Michael Moore can be a hard guy to take 100% for his word. I should be accepted by now that Moore usually shoots and edits his films to get to the point of his usually one-sided argument.
The first of Moore’s films I saw was Fahrenheit 9/11, which I found an entertaining critique at the fallout of the September 11 attacks. However, with Sicko, Moore’s critique of the American health care industry, it started to begin obvious that he leaves out little details that conflict with his argument. Specially, his claim that countries with universal health care (including Canada) have absolutely flawless health plans, which based on my experience isn’t the case (i.e. even though it’s free, I’m usually in the waiting room for a few hours).
So, with his magnum opus, Michael Moore takes on his biggest opponent of all: Captialism.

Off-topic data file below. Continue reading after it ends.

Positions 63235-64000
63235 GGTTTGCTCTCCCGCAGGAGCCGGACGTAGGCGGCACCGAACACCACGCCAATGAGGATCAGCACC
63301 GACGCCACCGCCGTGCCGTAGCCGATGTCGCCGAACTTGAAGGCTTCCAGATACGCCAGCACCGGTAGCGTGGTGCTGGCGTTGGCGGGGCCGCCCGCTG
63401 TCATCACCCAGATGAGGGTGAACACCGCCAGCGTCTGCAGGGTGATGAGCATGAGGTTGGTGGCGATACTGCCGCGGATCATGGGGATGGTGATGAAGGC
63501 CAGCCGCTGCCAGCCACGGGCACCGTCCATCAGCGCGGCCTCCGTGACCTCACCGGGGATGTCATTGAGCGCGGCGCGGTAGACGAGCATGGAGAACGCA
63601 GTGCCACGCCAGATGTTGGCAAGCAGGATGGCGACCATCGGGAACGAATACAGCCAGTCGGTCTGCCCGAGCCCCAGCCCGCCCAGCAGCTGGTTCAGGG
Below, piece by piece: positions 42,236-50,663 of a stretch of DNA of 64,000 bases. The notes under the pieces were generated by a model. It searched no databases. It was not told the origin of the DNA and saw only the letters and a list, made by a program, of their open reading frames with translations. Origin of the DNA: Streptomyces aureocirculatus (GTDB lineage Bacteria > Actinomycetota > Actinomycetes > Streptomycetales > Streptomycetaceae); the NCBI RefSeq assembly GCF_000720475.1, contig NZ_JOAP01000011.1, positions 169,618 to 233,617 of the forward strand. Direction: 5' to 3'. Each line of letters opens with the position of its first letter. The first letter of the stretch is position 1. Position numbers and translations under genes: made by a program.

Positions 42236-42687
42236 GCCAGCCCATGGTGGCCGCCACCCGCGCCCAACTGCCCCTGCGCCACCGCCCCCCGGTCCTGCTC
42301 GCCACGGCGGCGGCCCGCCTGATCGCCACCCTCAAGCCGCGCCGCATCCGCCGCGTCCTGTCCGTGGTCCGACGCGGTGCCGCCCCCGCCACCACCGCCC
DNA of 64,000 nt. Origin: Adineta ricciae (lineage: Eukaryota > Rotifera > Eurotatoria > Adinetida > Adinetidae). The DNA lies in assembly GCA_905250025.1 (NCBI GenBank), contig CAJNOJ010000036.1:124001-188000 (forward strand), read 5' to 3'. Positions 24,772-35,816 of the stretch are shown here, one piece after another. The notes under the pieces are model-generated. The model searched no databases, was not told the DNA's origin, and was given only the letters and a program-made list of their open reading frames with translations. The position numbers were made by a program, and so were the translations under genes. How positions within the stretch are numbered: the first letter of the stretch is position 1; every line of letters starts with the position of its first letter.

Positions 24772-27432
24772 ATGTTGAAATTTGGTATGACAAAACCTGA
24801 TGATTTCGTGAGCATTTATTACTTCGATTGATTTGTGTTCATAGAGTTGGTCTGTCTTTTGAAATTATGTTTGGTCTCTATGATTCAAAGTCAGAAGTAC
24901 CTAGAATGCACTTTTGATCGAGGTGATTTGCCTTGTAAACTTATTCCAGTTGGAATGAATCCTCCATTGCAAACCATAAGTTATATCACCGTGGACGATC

I just have to say that I probably haven’t seen a documentary this bleak since Al Gore warned of the dangers of global warming in An Inconvenient Truth. Most of the comedic flourishes of Moore’s films are all but gone and the film goes into how evil Capitalism really is.
When the film starts off with Moore comparing the state of American to the fall of the Roman Empire, you know that you are in for a dark film. People are evicted from their homes, companies claim life insurance to profit from their employees deaths, Wall St is treated like a casino, corporate American is in control of the White House, and so forth.
Throughout this film, Moore really tries to hammer in the fact that Captialism is a failed venture and he calls for there to be a change. Specifically, this involves the people coming together to fight the corporate machine.
This will probably be Michael Moore’s final documentary for some time as he switches to feature films. I think Moore got his point across, though I wish there could have been some more arguments from both sides (but I guess you can’t expect that from Moore).
I look forward to his fiction work.